Another Cup of Yusuf Islam

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Legendary singer/songwriter Yusuf Islam releases his first album of new songs for almost 30 years this autumn. Yusuf Islam says “There were one hundred reasons for leaving the music industry back in 1979, not least because I had found what I was looking for spiritually. Today there are perhaps one hundred and one good reasons why I feel right making music and singing about life in this fragile world again.”


The album is a collection of brand new songs including revivification of some truly spellbinding compositions which lay unfinished in Yusuf’s musical memory and completed for this album. All were recorded over the past year with renowned producer Rick Nowels. Yusuf Islam is one of the UK’s most celebrated artists. As Cat Stevens he achieved international success in both the Sixties and Seventies. In 1977 Stevens embraced Islam, adopted the name Yusuf Islam and took a break from music. The release will coincidentally be at the same time as the 40th anniversary of the first Cat Stevens’ record, I Love My Dog, November 1966.


“And if a storm should come and if you face away,
that may be the chance for you to be safe.
And if you make it through the trouble and the pain that may be the time for you to know his name”






“Heaven/Where True Love Goes” – Yusuf Islam






“Much has changed, but today I am in a unique position as a looking glass through which Muslims can see the west and the west can see Islam,” says Yusuf. “It is important for me to be able to help bridge the cultural gaps others are sometimes frightened to cross.”

Over the years, Yusuf’s work has been recognized with major awards. In 2004 he was awarded the Man for Peace award by a committee of Nobel peace laureates. In 2005 he was awarded an honorary doctorate by the University of Gloucestershire for services to education and humanitarian relief. Yusuf Islam has signed a new deal with Polydor Records to release the as-yet-untitled album later this year.




The Life of a Living Legend


Aliases: Stephen Demetre Georgiou, Yusuf Islam, Cat Stevens
Born: July 21st, 1948

My father was a Greek Cypriot and my mother was Swedish, but for some reason they decided to send me to a Roman Catholic school. I suppose that was the first anomaly of my life. Born Steven Demetre Georgiou, I was brought up Greek Orthodox, so didn’t take part in the religious rituals at school; you could say it meant I started out life as an observer.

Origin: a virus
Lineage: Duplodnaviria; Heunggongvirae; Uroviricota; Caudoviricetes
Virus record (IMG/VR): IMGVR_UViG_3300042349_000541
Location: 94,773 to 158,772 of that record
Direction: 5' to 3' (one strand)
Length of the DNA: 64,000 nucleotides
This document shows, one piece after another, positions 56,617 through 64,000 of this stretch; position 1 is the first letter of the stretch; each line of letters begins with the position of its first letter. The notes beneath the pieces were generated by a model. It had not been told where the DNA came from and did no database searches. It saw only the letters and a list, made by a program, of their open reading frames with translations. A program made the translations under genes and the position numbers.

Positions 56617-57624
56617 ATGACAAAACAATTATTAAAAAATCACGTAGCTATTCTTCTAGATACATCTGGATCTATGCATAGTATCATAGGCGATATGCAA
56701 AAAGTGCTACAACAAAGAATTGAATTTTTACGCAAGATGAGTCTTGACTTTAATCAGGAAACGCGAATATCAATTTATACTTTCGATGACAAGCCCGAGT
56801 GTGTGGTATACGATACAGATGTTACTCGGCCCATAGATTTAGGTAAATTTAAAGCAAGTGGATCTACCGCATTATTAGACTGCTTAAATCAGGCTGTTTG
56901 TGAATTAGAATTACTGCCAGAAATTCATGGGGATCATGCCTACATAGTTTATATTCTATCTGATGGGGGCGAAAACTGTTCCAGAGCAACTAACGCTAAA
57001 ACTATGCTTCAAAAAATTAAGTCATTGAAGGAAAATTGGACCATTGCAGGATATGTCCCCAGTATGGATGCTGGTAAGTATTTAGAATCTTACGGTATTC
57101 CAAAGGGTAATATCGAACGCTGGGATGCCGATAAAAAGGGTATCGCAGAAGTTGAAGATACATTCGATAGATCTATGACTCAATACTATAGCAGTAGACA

My family wasn’t strict at all, but they did want me to have a good moral grounding – hence their reasons for sending me to a Catholic school. I learned about good and bad, and about morality in general, and religion definitely left a strong impression on me. When a friend of mine refused to kneel at prayer because he didn’t want to spoil the crease in his trousers, it caused a fracture in our friendship. I must only have been about seven at the time!

Ironically, considering I have now converted to Islam, my upbringing was very anti-Muslim. Essentially, the Greeks and Turks were enemies, so I adopted the stance of my Greek Cypriot father and hated everything about the Turks, including their religion: ‘Islam’, whatever that meant.

There was a Muslim family living near us and, although we never hurled abuse at them or anything like that, we did keep our distance. I grew up in the West End of London. My parents ran a busy restaurant in the upper part ofShaftesbury Avenueand so the atmosphere I was born into was exciting. Life was all lights, hurried people and black taxis. We were close to the theatres and that is definitely where I picked up my interest in the entertainment industry.

I was the youngest of three, and I’m sure my brother and sister would say I was very spoiled as a result, but I certainly did my fair share of hard work. By the time I was ten, I was already working as a waiter in the shop, clearing away and mopping up, so I suppose that’s when I first learned how to serve people. Sometimes, I turned the kebabs, but normally things went quite well and, because I was so young, I got lots of tips from the customers.

Being a mixed-race child wasn’t difficult. The part ofLondonI grew up in was so cosmopolitan that I didn’t stand out at all. But it was an interesting situation at home. The hot and cold of my parents’ different personalities meant I learned to maintain a kind of balance throughout my life. I loved the emotions of my father and the fact that he was so very strong-willed, active and smart. But his temper was sometimes a bit much for some of us. Our mother, on the other hand, was very cool and collected, and always found time to listen.

But I do remember a bit of shouting in our household. I must have been about eight when my parents decided to break up. It was an unusual separation because they both remained in the house. We all lived above the restaurant, with my father taking a first floor room, while my mother took another.